Yes, so when we started the company, we only had in mind to deliver a code that you download, and you deploy yourself of course. So, we have many thousands of clusters running globally where users would just download the database and deploy it on the virtual machine, or on an IoT device, and wherever they want. About two years ago we realized that we should actually start offering this as a fully-managed database service, and now most of our customers consume through a fully managed solution that we provide currently on Azure with additional clouds coming. If I look to the market then we see a very strong foothold of Azure in the industrial users’ space in Europe, and of course Amazon in the US, and at the same time Ali-Baba in China, and that’s how we also look at the market, and how we roll-out our own cloud offerings. 

Great. Let’s dive a bit into some of the use cases and the ways that your customers have been able to solve problems uniquely using the technology that you’ve developed. I think one of the aspects of a database is that it is a technology that provides a platform to users to solve problems, rather than being an application itself. What are some of the ways that you are addressing some of the unique needs that your customers have? 

I’ll take the example of a company called ALPLA in North America, a plastic packaging manufacturer, one of the leaders in the world for ridged plastic products. So, if you open your fridge, or you go in your shower you’ll definitely have a product of theirs in your hand, because they deliver the packaging for Johnson & Johnson, Unilever, Henkel, all those kinds of companies. They started out two-years ago with a data driven manufacturing platform using the traditional approach I would say at that time, which is you have a relational database, in this particular case it was Microsoft Secret Server, they scaled it to the absolute maximum, the most expensive machine you can buy, and at the same time hitting the limits of scaling if you want to start storing hundreds of millions of records per day, per factory, and this company has 180 factories around the world in 45 countries. You realize that’s a scalability challenge. 

So, the next step you approach in solving that is, you need this relational database because it’s your topology of your sensors, it has ERP information, it may have other relevant information, and all of that is relational type. So, you put as the next step on the side an event store; this is where you store all the sensor data, the chasing documents that are coming in, and now you have two databases, and you need to merge them somehow to do proper applications and queries. So, you start to create safe tables, and you duplicate the data because you have too many certain tables, so they make sense. This gets expensive with cloud footprint, but it’s also a huge hassle in handling and keeping all of that data in sync. At the same time, you maybe don’t get the people to deal with these kinds of technologies as you grow the team. This was when we started working together with them, and we would place basically with Crate all of the other existing data-management solutions running on Azure.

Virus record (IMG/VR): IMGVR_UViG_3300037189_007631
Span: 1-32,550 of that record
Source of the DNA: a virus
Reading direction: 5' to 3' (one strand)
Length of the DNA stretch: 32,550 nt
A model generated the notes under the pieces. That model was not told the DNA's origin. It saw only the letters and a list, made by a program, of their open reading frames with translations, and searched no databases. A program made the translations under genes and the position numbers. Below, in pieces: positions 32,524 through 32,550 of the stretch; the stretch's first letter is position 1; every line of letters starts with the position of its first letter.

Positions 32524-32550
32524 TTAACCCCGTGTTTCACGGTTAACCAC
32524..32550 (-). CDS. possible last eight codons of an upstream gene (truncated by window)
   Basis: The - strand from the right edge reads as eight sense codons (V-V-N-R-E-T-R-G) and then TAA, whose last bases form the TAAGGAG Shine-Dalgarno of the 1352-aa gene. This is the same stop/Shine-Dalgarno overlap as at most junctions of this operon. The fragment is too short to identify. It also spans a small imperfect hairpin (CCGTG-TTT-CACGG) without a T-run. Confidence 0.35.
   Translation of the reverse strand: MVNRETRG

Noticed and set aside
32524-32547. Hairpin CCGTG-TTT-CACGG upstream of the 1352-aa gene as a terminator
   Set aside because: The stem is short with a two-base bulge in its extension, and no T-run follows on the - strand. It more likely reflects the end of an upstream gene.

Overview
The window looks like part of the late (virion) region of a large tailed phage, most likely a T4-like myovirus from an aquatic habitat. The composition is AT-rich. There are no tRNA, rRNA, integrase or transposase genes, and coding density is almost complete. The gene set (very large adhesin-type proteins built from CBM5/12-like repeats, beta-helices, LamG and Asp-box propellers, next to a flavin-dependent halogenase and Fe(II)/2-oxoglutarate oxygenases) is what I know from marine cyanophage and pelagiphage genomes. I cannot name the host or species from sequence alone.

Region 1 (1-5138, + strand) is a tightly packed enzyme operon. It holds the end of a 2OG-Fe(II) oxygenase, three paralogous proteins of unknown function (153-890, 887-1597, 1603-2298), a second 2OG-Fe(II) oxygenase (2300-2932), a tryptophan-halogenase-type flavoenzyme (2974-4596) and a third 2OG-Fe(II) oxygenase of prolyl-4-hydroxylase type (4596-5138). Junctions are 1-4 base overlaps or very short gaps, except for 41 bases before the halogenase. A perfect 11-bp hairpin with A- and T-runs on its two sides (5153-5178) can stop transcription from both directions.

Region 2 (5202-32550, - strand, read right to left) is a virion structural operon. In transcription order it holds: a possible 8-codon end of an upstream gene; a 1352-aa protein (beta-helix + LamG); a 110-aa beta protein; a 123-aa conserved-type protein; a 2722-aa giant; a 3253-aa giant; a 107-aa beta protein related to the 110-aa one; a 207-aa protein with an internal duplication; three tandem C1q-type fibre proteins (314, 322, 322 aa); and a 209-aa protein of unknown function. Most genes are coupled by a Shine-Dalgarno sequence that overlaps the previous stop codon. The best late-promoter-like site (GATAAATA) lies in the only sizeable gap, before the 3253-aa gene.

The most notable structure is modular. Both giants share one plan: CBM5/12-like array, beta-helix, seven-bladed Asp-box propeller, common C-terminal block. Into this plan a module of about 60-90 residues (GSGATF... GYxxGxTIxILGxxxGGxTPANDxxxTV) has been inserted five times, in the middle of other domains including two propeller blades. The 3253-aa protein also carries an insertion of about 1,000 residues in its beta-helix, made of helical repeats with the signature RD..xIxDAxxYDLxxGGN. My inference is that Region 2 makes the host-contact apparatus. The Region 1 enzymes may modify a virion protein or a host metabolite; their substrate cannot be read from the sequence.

Just to give you an idea, one factory has 950 different sensor types, and the original approach was to have one table per sensor, and store the data in those tables, and then make joints and complex queries to run dashboards. Obviously, that fails from a simple performance point of view, and now when they switched over to Crate, they basically made a huge table that is thousands of columns wide, and billions of records deep, and they created an IoT real-time data lake for all the factories, where basically all the information flows together. As at today we have connected 20 of the 180 factories, and there’s a tough rollup plan over the next two years to bring all the factories online, and this creates a data pool where their own teams and external companies, and other tools like open-source can be put on top of this data platform. And since its running in Azure they also benefit from this integration, so they can use all the surrounding APIs and applications, and services that are from our point of view commodity services, like how to connect to a sensor with a OPC UA Gateway, or how to connect an NQT sensor, or how to do a visualization with Power BI, all of that is commodity really. 

The trick is that you build the foundation with a real-time IoT data platform, where the sequel interface allows anybody to deal with it, and any other application also to be integrated with.